Stealthily and quickly "honest Roger" crept away, for his conscience smote him on the instant: he felt he had done wrong; at any rate, the sovereign was not his—and once the thought arose in him to run back, and put it where he found it: but it was now become too precious in his sight, that little bit of gold—and they, the rioters there, could not want it, might not even miss it; and then its righteous uses—it should be well spent, even if ill-got: and thus, so many mitigations crowded in to excuse, if not to applaud the action, that within a little while his warped mind had come to call the theft a god-send.

O Roger, Roger! alas for this false thought of that wrong deed! the poisonous gold has touched thy heart, and left on it a spot of cancer: the asp has bitten thee already, simple soul. This little seed will grow into [Pg 023]a huge black pine, that shall darken for a while thy heaven, and dig its evil roots around thy happiness. Put it away, Roger, put it away: covet not unhallowed gold.

But Roger felt far otherwise; and this sudden qualm of conscience once quelled (I will say there seemed much of palliation in the matter), a kind of inebriate feeling of delight filled his mind, and Steady Acton plodded on to the meadow yonder, half a mile a-head, in a species of delirious complacency. Here was luck indeed, filling up the promise of his dreams. His head was full of thoughts, pleasant holiday thoughts, of the many little useful things, the many small indulgences, that bit of gold should buy him. He would change it on the sly, and gradually bring the shillings home as extra pay for extra work; for, however much his wife might glory in the chance, and keep his secret, well he knew that Grace would have a world of things to say about it, and he feared to tell his daughter of the deed. However, she should have a ribbon, so she should, good girl, and the pedlar shouldn't pass the door unbidden; Mary, too, might have a cotton kerchief, and the babes a doll and a rattle, and poor Thomas a shilling to spend as he liked; and so, in happy revery, the kind father distributed his ill-got sovereign.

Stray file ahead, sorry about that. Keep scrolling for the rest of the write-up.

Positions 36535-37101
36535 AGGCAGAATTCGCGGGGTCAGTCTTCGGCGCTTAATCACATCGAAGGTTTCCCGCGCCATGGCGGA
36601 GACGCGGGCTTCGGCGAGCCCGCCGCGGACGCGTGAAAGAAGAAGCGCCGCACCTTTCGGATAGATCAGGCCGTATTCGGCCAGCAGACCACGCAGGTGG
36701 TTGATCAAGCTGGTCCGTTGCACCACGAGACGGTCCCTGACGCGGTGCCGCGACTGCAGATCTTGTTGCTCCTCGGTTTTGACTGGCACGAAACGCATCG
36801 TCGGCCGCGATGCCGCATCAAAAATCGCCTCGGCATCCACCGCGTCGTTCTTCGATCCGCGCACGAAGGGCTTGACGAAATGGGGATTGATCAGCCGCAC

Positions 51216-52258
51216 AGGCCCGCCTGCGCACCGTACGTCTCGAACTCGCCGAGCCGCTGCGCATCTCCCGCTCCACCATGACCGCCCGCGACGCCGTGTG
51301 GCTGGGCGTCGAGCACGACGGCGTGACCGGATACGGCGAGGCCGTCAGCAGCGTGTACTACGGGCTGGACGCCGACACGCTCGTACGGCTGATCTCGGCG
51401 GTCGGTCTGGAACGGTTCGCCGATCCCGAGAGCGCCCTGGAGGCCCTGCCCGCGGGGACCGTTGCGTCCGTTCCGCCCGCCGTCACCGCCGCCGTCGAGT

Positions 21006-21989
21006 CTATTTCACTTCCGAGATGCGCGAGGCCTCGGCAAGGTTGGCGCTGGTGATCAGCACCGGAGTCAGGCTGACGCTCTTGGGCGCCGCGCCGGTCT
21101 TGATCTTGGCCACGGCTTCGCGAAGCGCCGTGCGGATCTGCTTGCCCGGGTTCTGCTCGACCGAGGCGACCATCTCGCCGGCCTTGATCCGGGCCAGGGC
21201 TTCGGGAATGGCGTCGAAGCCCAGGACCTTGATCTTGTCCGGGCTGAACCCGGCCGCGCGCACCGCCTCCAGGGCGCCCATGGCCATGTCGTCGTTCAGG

For a while he held it in his hand, as loth to part from the tangible possession of his treasure; but manual contact could not last all day, and, as he neared his scene of labour—he came late after all, by the by, and lost the quarter-day, but it mattered little now—he began to cogitate a place of safety; and carefully put it in his fob. Poor fellow—he had never had enough to stow so well away before: his pockets had been thought quite trust-worthy enough for any treasures hitherto: never had he used that fob for watch, or note, or gold—and his predecessor in the cast-off garment had probably been quite aware how little that false fob was worthy of the name of savings' bank; it was in the situation of the Irishman's illimitable rope, with the end cut off. So while Roger was brewing up vast schemes of nascent wealth, and prosperous days at last, the filched sovereign, attracted by centripetal gravity, had found a passage downwards, and had straightway rolled into a crevice of mother-earth, long before its "brief lord" had commenced his day's labour. Yes, it had been lost a good hour ere he found it out, for he had fancied that he had felt it there, and often did he feel, but his fancy was a button; and when he made the dread discovery, what a sting of momentary anguish, what a sickening fear, what an eager search! and, as the grim truth became more evident, that, indeed, beyond all remedy, his new-got, [Pg 024]ill-got, egg of coming wealth was all clean gone—oh! this was worm-wood, this was bitter as gall, and the strong man well-nigh fainted. It was something sad to have done the ill—but misery to have done it all for nothing: the sin was not altogether pleasant to his taste, but it was aloe itself to lose the reward. And when, pale and sick, leaning on his spade, he came to his old strength again, what was the reaction? Compunction at incipient crime, and gratitude to find its punishment so mercifully speedy, so lenient, so discriminative? I fear that if ever he had these thoughts at all, he chased them wilfully away: his disappointment, far from being softened into patience, was sharpened to a feeling of revenge at fate; and all his hope now was—such another chance, gold, more gold, never mind how; more gold, he burnt for gold, he lusted after gold!